To give a more tangible example:- you’ve got an asset that is exhibiting clear downward price trend. The troughs tend to be deeper than the peaks. You come down hard against one or more technical resistance levels and price stalls, and then starts to rise. Depending on where the price is in relation to its median you have a number of options. Sit tight on your short or close part or all of it and wait for downward pressure to resume. That’s safe. However, if you’ve deduced the price has undershot the median by a statistically significant deviation, there is a reasonable trade off on taking a long position up to at least the next area of potential resistance.

If you’re following a number of assets than you probably won’t want to consider this extra workload, but in quiet markets or if you’re only tracking a few assets, then it keeps your head in the game and doing the work. One of the biggest threats to any trader is boredom and lack of focus.
 

mikeball87

Junior member
34 1
When pros take trades they do a lot of things differently to what I see most retail traders doing and especially when taking outright directional trades. While there’s no point discussing the differences that you can’t do anything about, I thought I’d suggest a couple of things that you can, if you wish, consider.

Stops (and Targets)
It will not have escaped your notice and probably features large in your mind the relatively significant number of times you’ve had your stop taken out only to find the price fairly soon after reversing back in the ‘right’ direction possibly having not moved too far beyond your stop. Irritating, isn’t it? Or to have set a what seems to your reasonable target level only to have get with a cat’s whiskers of the target and turn back.

The reason this happens is that most retail traders are technical traders and when you use technical techniques and methods you tend to get a specific rather than general answer to your questions. When you calculate support and resistance levels they normally come out at quite specific levels for each one: Daily R1 , Weekly Pivot Point etc. These levels then tend to be treated with for more reverence that they deserve. The thing is these levels are not cast in stone; in fact they have no reality other than that which they receive by dint of traders’ reactions to their potential existence, but where they come into existence is tentative at best.

A perhaps more useful way to view these levels is as a cloud or zone centred around the specific levels you calculate, but with sufficient contingency to allow for the inevitable volatility inherent within the asset class being traded. And a useful way to go about calculating just how much of an overrun and under run to allow for is to use the recent historic values for precisely that purpose. It will inevitably lead to your stops being further away from entry and your targets closer, but it will equally inevitably lead to more winning trades and less losing ones.

Risk Management
Most retail traders seem to use a fixed percentage of their capital per trade which is no bad thing, but it’s just as important to ensure your aggregate exposure is managed. You don’t have the benefit of a risk manager setting your exposure and monitoring it for you so you have to do this for yourself. As a rule of thumb it is inadvisable to have more than 5 times your per trade risk open at any time to the same asset class. If your per trade risk is 2% then you would avoid having more than 10% in any one asset class.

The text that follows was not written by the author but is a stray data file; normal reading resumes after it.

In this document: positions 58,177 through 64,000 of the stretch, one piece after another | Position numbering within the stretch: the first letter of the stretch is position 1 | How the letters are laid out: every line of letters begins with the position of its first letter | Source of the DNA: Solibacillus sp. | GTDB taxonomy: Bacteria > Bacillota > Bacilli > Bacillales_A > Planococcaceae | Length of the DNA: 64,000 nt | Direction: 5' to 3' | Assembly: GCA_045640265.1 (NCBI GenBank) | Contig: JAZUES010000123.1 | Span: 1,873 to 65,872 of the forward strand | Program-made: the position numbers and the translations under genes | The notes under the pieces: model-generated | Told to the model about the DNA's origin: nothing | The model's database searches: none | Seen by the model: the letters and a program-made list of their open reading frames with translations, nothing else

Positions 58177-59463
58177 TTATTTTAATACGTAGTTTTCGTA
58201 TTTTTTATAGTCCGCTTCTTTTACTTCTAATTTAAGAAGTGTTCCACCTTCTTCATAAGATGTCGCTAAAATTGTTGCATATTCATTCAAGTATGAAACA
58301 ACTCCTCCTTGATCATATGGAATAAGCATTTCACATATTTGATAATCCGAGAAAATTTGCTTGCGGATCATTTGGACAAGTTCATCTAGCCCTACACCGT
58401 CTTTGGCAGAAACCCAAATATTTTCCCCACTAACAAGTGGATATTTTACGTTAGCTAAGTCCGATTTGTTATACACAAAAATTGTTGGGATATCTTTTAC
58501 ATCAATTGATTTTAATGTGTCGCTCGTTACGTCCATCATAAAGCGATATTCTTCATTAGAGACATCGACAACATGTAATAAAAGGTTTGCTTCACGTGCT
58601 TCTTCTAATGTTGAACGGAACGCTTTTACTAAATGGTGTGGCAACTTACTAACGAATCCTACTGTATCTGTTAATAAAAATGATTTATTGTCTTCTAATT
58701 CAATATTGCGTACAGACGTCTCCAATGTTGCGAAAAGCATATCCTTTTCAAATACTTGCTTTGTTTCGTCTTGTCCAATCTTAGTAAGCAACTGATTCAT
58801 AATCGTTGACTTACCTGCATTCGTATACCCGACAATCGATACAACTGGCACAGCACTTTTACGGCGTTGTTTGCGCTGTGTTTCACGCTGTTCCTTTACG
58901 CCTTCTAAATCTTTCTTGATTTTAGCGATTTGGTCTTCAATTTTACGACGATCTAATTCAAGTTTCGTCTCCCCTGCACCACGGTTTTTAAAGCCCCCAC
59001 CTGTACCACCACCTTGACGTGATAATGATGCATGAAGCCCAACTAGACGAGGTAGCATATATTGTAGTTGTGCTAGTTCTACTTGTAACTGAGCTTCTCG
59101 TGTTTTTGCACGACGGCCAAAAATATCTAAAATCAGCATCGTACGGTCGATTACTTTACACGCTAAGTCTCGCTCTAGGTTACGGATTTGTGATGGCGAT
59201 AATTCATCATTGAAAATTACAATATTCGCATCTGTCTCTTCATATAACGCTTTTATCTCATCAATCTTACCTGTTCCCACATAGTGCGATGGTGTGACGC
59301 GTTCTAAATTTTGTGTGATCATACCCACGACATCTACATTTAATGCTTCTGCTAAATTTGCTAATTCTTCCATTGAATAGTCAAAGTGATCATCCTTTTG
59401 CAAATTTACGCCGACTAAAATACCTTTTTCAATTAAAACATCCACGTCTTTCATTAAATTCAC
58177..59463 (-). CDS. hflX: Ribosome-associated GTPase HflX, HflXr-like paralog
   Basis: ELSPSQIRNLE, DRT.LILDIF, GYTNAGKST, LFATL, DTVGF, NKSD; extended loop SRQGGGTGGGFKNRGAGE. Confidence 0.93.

Timeframes

I’ve suggested elsewhere the relatively high cost of doing business in the smaller timeframes, but if you simply can’t get comfortable with a longer timeframe and are willing to pay through the nose, at least LOOK at the higher timeframes before placing your trades. Would you be taking that same trade in that higher timeframe?



great read, especially the section about the longer time frames.. spot on info!
 
Last edited:

gerryg

Established member
900 6
It seems you have a deep knowledge on trading psychology and logic of trading. Maybe you can share some working techniques to apply for our current strategies?
 

DionysusToast

Legendary member
5,963 1,499
Having a Bi-Directional Plan and Being Willing to Turn on a Dime
If you’re evaluating an asset with the intention of trading it on a directional basis the primary concern is not the expected direction, but for the intended trading timeframe, what is the smallest amount of time that could pass for you to change or even reverse your opinion as to the likely direction of price development. For most intraday traders, and end-of-day or start-of-day directional bias is likely to be insufficient for your purposes.

Too feckin right. I'd say Amen but I'm not religious.

All this stuff about "higher timerfame trends" is nonsense if it zips up 10 points, zips down 10 points and ends up where we started.

The basis for reviewing likely price development will depend upon what technical factors you use to determine trend and your trading timeframe. A trader working the hourlies will need to review less frequently than one working the 5 minute chart, but you need to have a plan of action for what constitutes a confirmation of current bias and what constitutes a reversal of bias AND you need, if you wish to maximize your gains, have a plan of action to determine the levels and structure you need to have evidenced for you to trade both of these possibilities. And some days you will get to exercise both to the long and the short sides in the same asset.

I think people have too much focus on timeframes and charts. The market doesn't have a timeframe.

If you are an intraday ES trader, then you will have your levels going into the open but after that your focus is today. Not candlesticks but where we have been, what held and where are we likely to go - as well as the sort of day it is.
 

Splitlink

Legendary member
10,850 1,233
I'm done.

You have no more to say or you can't take the heat?

I've read most of what your detractors have to say and was hoping to read more of your points of view, dealing with drawbacks in lower TF trading, which appears to be their speciality.

Regardless of what is said, I think that this was a good thread and, hopefully, still is.